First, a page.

Dr Marc Haber, first author from the University of Birmingham and previously from the Wellcome Sanger Institute, said: "We revealed a genetic history of the area across 4,000 years, with a time-point approximately every 500 years. This showed us that despite the huge cultural changes that were occurring during this period, there were only a few times that the genetics of the general population changed enough to affect the ordinary people."
The study revealed that some people did mix and form families with people from other cultures. One burial site was found to contain the remains of an Egyptian mother, and her son whose father had Egyptian and Lebanese ancestry. However, this cosmopolitan mixing did not seem to be widespread.
Historical evidence is based on archaeological findings and written records, but these are biased towards the elite rulers and people with money and influence, as they have far more resources and write the history. It can be difficult to understand the lives of the ordinary people.
Dr Joyce Nassar, an author on the paper and archaeologist from the French Institute of the Near East, Lebanon, said: "This study is really exciting, as the genetic evidence is helping us to interpret what we find. Some people might think that when a land was invaded, that the population would change. But this study shows it isn't that simple, and reveals there was only limited biological mixing, despite the cultural and political influence of the invasions."
The skeletons came from four archaeological excavation sites in Beirut, which were discovered during building projects in the Lebanese capital city and rescued by the Directorate General of Antiquities***. The archaeologists and researchers then worked together to transfer the bones to a laboratory in Estonia dedicated to ancient DNA, where the surviving ancient DNA was extracted from the temporal bone in the skulls. The DNA was then sequenced and analysed at the Sanger Institute. Recent advances in DNA extraction and sequencing technology made studying the ancient and damaged DNA possible.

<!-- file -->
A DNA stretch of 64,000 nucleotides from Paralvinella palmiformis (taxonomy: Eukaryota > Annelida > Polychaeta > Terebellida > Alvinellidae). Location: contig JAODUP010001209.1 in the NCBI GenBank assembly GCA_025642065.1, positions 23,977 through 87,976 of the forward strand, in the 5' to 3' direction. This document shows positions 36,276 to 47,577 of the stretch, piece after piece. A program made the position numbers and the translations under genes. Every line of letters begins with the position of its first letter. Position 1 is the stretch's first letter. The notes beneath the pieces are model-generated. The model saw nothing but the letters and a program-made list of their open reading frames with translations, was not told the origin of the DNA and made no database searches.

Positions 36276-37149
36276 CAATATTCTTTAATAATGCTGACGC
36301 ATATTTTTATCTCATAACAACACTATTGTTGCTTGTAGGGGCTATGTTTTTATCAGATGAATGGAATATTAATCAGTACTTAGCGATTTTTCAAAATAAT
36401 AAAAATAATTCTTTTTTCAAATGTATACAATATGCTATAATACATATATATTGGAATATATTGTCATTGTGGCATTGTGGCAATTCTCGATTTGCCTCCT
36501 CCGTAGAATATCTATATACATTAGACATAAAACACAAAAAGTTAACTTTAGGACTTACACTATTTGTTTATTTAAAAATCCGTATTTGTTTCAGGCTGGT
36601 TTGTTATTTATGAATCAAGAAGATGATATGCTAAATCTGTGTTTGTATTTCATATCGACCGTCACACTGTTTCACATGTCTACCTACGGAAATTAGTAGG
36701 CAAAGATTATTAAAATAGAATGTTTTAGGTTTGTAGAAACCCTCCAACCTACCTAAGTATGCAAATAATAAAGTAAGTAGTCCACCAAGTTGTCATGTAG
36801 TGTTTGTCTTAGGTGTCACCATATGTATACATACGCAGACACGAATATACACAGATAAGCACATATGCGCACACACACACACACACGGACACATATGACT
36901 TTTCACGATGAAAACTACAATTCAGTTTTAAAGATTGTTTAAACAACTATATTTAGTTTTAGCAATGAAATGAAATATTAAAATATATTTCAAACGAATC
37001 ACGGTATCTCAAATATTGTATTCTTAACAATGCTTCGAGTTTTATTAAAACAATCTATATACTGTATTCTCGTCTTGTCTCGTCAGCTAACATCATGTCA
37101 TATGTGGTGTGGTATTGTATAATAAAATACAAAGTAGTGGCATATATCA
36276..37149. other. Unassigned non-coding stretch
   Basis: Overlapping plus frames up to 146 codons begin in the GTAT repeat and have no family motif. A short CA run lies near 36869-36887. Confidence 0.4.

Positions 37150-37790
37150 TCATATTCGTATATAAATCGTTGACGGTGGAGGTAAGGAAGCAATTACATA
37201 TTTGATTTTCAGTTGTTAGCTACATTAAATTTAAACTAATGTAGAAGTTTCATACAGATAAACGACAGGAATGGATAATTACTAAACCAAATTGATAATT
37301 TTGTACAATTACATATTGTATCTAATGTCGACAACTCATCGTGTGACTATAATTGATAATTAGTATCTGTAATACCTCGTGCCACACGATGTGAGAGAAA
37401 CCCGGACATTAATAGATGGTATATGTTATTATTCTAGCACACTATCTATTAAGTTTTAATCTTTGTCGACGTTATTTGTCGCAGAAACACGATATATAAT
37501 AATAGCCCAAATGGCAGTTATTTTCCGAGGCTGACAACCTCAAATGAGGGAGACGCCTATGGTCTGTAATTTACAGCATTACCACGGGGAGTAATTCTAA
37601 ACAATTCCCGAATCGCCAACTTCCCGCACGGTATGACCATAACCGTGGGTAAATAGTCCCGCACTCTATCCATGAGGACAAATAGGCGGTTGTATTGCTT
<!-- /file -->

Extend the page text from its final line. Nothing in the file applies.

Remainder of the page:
Dr Chris Tyler Smith, senior author on the paper and previously from the Wellcome Sanger Institute, said: "We see that people like the Egyptians and the Crusaders came to Lebanon, lived, raised families and died there. Their DNA sequences reveal this, but a little while later, there may be no trace of their genetics in the local population. Our study shows the power of ancient DNA to give new information about the human past, that complements the available historical records, and reveals the benefits of archaeologists and geneticists working together to understand historical events."
New research on one history's most important trading hubs provides some of the earliest genetic glimpses at the movement and interactions of populations that lived in parts of Western Asia between two major events in human history: the origins of agriculture and the rise of some of the world's first cities.
The work reveals how a high level of human movement in the region not only led to the spread of ideas and material culture but to a more genetically connected society well before the rise of cities, not the other way around, as previously thought.
The researchers, made up of an international team of scientists including Harvard anthropology professor Christina Warinner, looked at DNA data from 110 skeletal remains in West Asia dated 3,000 to 7,500 years ago. The remains came from archaeological sites in the Anatolia (present-day Turkey), the Northern Levant which includes countries on the Mediterranean coast such as Israel and Jordan, and countries in the Southern Caucasus which include present-day Armenia and Azerbaijan.